January 22, 2007
FOR IMMEDIATE RELEASE
CONTACT: Dick Evans
I think bowlers and bowling do a lot of great things for charity organizations without getting much recognition.
My favorite charity endeavor by the bowling industry always has been the Bowlers Victory Legion, which aided hospitalized veterans. There are many, many others that bowlers contirubute to generously and proprietors open their doors to freely.
But I most identify with the BVL: program because my father spent a lot of time in VA hospitals in North Carolina and Florida and died in one in Coral Gables.
Now the BVL stands for Bowlers to Veterans Link and it is doing even greater things – but this time for our troops in Iraq and Afghanistan in the form of carpet bowling lane kits that can be stretch out over the desert sand or set up on an aircraft carrier.
I was tearful after reading a “thank you from a U.S. Sailor."
Part of his letter to the BVL read:
“As we stand patrol on the other side of the world, I write you this e-mail to say thank you. Anyone watching the news can see that we have been busy taking the War on Terrorism to the terrorists themselves.
“That means long days and even longer nights. I am an air traffic controller stationed aboard the U.S.S. Enterprise and it’s not uncommon for us to spend 10 to 16 hours a day in a dark radar room, fixed on our scopes to ensure that all our pilots depart to their mission and even more importantly arrive back on the flight deck safely.
“Needless to say, we savor any opportunity we can get to relax a for even a minute. So when my Mom informed me that my division had been chosen to receive a (portable) bowling alley as part of your Support Our Troops program, we all became excited.
“It is sometimes difficult to find an appropriate space aboard this vessel of war for a bowling alley. The tight bulkheads do provide a nice bumper system for some of the less skilled rollers in need of a handicap.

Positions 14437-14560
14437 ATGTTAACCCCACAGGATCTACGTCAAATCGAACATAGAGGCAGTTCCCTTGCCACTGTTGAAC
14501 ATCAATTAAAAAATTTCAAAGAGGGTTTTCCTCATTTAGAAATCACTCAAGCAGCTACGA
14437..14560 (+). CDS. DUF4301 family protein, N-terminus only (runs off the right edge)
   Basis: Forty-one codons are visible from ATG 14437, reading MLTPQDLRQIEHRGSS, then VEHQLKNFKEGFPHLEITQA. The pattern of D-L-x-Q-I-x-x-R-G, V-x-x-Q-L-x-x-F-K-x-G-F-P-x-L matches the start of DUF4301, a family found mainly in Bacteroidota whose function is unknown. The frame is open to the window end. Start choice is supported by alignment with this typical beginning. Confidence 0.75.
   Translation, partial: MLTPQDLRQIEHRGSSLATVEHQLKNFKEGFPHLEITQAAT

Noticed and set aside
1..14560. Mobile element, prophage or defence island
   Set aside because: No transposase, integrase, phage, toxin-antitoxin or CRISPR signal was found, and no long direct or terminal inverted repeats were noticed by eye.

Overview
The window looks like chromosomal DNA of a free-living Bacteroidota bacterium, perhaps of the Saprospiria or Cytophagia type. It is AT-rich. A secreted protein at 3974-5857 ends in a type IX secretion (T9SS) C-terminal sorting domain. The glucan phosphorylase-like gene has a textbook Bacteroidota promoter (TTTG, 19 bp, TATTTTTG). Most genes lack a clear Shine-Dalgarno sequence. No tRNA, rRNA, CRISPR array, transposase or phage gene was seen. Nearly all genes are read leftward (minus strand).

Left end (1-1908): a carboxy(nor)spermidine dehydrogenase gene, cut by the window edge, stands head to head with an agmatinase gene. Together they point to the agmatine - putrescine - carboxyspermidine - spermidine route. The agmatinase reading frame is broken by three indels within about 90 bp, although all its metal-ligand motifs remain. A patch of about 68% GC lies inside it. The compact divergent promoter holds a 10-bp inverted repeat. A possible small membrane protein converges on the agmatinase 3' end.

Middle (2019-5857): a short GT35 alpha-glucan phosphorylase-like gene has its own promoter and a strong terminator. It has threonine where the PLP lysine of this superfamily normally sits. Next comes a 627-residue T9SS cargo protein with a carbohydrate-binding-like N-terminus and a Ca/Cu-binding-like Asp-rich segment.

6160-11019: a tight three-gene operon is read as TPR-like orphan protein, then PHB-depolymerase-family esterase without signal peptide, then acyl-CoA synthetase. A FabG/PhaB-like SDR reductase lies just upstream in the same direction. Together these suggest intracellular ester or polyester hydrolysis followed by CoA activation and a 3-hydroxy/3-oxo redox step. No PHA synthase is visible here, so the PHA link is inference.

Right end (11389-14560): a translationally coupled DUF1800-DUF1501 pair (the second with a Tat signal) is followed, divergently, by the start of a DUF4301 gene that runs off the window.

“And I will say that the ship’s roll does provide an interesting hook. Whenever we find time to set the lane up, it tends to bring out sailors from every hatch looking for a chance to relieve some stress.
“And everyone agrees that this is one of the coolest packages ever to come off the COD.
“Anyone who has served in the service can tell you that the stress of the mission and the separation from the ones we love can wear you down. But it’s gestures like this from the folks back home that remind us that we are not forgotten.”
Another unsolicited letter reads:
“I think it is great that you are thinking of service men and women overseas. I am a military personnel and I have been overseas and I know how it is not to have anything to do. This portable bowling lane will give everyone a chance to relax and enjoy bowling. Thanks to everyone for their support of our fighting men and women overseas.”
SSG Jamie L. Johnston.
Need we say more in this time of a terrible war.
If you want to contribute to this wonderful bowling tribute to our troops in harms way, call 301/881-8333 or go on line at www.BowlforVeterans.org.
Another great tribute to our troops is being run by the women bowling writers in California in the form of phone cards.
A record amount, over $7,000, has been raised for purchasing phone cards from Sam’s Club and shipping them to our fighting troops in time for them to make phone calls to their loved ones back home on Valentine’s day.
I like the idea of Valentine’s day, but I like even more shipping these phone cards to our defenders throughout the year.
So I am advocating that if you can spare a few dollars for our fighting troops, then write out a check and make it payable to CBW and mail it to Tina Martin, CBW treasurer, 57 Shields Lane, Novato, Ca., 94947-3877.
United States soldiers, marines and sailors will thank you and so will their loved ones.